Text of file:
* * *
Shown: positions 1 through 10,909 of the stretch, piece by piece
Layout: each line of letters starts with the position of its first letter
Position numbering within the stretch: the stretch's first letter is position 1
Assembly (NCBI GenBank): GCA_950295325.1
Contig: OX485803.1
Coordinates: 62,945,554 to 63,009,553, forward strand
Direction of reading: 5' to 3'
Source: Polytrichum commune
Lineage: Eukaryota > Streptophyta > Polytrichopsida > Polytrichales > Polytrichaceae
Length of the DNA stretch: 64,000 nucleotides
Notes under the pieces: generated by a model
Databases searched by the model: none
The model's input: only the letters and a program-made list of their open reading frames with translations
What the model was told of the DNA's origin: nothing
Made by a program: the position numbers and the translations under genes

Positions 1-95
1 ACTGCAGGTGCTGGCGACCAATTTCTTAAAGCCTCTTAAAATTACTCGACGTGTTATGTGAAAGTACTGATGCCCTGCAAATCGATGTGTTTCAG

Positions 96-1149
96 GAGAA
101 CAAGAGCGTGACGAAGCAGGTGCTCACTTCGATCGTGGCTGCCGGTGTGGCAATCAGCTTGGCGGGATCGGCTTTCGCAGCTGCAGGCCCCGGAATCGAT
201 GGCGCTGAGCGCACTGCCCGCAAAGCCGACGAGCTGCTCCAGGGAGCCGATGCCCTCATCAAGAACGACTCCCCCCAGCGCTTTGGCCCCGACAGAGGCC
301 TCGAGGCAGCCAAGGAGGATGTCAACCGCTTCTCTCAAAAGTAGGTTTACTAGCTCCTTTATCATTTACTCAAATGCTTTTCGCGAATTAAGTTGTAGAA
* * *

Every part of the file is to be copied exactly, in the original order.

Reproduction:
Shown: positions 1 through 10,909 of the stretch, piece by piece
Layout: each line of letters starts with the position of its first letter
Position numbering within the stretch: the stretch's first letter is position 1
Assembly (NCBI GenBank): GCA_950295325.1
Contig: OX485803.1
Coordinates: 62,945,554 to 63,009,553, forward strand
Direction of reading: 5' to 3'
Source: Polytrichum commune
Lineage: Eukaryota > Streptophyta > Polytrichopsida > Polytrichales > Polytrichaceae
Length of the DNA stretch: 64,000 nucleotides
Notes under the pieces: generated by a model
Databases searched by the model: none
The model's input: only the letters and a program-made list of their open reading frames with translations
What the model was told of the DNA's origin: nothing
Made by a program: the position numbers and the translations under genes

Positions 1-95
1 ACTGCAGGTGCTGGCGACCAATTTCTTAAAGCCTCTTAAAATTACTCGACGTGTTATGTGAAAGTACTGATGCCCTGCAAATCGATGTGTTTCAG

Positions 96-1149
96 GAGAA
101 CAAGAGCGTGACGAAGCAGGTGCTCACTTCGATCGTGGCTGCCGGTGTGGCAATCAGCTTGGCGGGATCGGCTTTCGCAGCTGCAGGCCCCGGAATCGAT
201 GGCGCTGAGCGCACTGCCCGCAAAGCCGACGAGCTGCTCCAGGGAGCCGATGCCCTCATCAAGAACGACTCCCCCCAGCGCTTTGGCCCCGACAGAGGCC
301 TCGAGGCAGCCAAGGAGGATGTCAACCGCTTCTCTCAAAAGTAGGTTTACTAGCTCCTTTATCATTTACTCAAATGCTTTTCGCGAATTAAGTTGTAGAA